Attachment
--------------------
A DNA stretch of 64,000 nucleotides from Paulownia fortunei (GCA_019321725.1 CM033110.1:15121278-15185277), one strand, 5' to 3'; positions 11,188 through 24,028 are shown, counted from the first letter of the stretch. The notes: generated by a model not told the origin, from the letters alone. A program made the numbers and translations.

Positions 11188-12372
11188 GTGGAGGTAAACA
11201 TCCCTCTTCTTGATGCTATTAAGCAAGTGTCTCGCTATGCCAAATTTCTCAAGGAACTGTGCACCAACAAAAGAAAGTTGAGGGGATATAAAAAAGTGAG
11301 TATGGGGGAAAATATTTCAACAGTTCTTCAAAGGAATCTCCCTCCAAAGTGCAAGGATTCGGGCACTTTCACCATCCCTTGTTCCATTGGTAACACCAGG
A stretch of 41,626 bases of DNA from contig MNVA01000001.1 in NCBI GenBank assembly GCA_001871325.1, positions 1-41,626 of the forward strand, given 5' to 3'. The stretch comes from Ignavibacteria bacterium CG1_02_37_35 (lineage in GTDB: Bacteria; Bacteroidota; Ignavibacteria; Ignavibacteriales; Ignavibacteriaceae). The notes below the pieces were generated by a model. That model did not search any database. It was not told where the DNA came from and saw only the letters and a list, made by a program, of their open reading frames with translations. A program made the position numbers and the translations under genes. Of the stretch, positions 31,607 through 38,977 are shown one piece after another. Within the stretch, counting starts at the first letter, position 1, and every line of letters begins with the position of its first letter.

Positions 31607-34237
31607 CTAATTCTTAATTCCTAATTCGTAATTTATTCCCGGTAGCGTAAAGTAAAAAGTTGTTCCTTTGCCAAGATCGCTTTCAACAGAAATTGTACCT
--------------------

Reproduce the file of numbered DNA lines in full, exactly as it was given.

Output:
A DNA stretch of 64,000 nucleotides from Paulownia fortunei (GCA_019321725.1 CM033110.1:15121278-15185277), one strand, 5' to 3'; positions 11,188 through 24,028 are shown, counted from the first letter of the stretch. The notes: generated by a model not told the origin, from the letters alone. A program made the numbers and translations.

Positions 11188-12372
11188 GTGGAGGTAAACA
11201 TCCCTCTTCTTGATGCTATTAAGCAAGTGTCTCGCTATGCCAAATTTCTCAAGGAACTGTGCACCAACAAAAGAAAGTTGAGGGGATATAAAAAAGTGAG
11301 TATGGGGGAAAATATTTCAACAGTTCTTCAAAGGAATCTCCCTCCAAAGTGCAAGGATTCGGGCACTTTCACCATCCCTTGTTCCATTGGTAACACCAGG
A stretch of 41,626 bases of DNA from contig MNVA01000001.1 in NCBI GenBank assembly GCA_001871325.1, positions 1-41,626 of the forward strand, given 5' to 3'. The stretch comes from Ignavibacteria bacterium CG1_02_37_35 (lineage in GTDB: Bacteria; Bacteroidota; Ignavibacteria; Ignavibacteriales; Ignavibacteriaceae). The notes below the pieces were generated by a model. That model did not search any database. It was not told where the DNA came from and saw only the letters and a list, made by a program, of their open reading frames with translations. A program made the position numbers and the translations under genes. Of the stretch, positions 31,607 through 38,977 are shown one piece after another. Within the stretch, counting starts at the first letter, position 1, and every line of letters begins with the position of its first letter.

Positions 31607-34237
31607 CTAATTCTTAATTCCTAATTCGTAATTTATTCCCGGTAGCGTAAAGTAAAAAGTTGTTCCTTTGCCAAGATCGCTTTCAACAGAAATTGTACCT